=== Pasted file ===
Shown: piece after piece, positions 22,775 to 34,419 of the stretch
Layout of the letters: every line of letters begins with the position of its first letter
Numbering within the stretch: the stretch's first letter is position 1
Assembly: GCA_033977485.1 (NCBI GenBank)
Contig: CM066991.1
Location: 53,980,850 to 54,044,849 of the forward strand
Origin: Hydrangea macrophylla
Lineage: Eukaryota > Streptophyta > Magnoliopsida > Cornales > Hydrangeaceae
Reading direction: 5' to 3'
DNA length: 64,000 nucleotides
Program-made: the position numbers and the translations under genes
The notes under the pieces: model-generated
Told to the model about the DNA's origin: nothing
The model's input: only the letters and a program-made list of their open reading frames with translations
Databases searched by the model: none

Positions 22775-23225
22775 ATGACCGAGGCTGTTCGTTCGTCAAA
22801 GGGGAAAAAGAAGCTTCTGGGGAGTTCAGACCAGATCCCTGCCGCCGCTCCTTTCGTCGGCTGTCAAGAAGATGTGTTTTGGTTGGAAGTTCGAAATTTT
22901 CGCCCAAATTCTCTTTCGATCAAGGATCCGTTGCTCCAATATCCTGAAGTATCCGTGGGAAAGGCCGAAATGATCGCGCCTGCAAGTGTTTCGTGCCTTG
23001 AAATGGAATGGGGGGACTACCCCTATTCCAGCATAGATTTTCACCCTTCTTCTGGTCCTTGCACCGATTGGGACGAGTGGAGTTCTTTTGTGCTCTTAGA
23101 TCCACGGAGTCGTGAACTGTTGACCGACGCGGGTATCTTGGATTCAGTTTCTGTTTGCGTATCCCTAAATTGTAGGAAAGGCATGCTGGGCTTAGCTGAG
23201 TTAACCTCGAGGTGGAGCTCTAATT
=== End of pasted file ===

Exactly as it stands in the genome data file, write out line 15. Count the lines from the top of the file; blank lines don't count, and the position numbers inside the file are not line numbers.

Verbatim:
Databases searched by the model: none